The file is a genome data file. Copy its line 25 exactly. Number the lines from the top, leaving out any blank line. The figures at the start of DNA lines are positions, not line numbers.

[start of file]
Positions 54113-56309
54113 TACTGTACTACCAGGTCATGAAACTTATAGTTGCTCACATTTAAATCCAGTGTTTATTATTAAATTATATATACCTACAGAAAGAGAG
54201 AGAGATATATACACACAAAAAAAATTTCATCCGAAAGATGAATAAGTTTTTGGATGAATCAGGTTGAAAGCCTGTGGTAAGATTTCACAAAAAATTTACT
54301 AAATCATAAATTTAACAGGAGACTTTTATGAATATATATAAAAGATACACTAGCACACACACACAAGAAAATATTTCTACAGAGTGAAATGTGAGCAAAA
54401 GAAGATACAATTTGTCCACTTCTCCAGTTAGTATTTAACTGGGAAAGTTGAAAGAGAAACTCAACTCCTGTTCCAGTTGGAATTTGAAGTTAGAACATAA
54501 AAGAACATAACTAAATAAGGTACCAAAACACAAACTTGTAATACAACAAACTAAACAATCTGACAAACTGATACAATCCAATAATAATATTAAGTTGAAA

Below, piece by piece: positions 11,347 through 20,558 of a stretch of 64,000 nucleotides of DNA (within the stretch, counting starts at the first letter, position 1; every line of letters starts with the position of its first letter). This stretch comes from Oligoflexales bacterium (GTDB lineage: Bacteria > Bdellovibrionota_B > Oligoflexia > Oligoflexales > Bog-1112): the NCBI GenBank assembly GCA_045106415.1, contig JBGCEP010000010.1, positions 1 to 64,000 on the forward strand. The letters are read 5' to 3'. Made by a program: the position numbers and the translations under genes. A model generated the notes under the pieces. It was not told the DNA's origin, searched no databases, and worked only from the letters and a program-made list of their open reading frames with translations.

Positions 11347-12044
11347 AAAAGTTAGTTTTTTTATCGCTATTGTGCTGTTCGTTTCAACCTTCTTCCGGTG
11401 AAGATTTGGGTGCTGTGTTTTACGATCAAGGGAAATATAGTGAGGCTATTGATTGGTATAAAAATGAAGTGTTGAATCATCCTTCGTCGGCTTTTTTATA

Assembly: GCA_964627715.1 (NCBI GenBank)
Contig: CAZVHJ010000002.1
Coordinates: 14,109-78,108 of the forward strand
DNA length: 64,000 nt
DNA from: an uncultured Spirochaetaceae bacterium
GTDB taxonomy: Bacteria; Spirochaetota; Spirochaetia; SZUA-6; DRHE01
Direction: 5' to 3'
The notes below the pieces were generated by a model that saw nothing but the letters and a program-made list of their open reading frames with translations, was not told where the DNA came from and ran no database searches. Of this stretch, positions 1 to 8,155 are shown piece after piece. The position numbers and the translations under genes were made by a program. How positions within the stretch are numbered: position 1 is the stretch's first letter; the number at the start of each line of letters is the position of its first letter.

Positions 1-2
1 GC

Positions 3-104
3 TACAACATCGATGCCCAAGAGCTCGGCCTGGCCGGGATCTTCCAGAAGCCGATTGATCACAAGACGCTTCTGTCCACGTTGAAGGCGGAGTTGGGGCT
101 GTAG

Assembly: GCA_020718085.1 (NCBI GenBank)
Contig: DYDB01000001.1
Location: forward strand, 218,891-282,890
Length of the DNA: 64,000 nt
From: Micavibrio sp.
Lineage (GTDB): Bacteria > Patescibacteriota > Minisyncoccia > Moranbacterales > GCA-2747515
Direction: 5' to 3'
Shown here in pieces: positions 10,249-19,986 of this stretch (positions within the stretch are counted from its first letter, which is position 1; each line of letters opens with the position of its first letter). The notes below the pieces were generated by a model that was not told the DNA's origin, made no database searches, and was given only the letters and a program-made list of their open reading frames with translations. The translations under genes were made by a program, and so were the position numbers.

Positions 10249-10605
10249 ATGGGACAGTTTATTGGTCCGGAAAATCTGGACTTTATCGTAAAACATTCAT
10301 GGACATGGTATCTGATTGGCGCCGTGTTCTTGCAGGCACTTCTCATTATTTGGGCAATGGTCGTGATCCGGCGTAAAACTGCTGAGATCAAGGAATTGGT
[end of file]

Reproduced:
Contig: DYDB01000001.1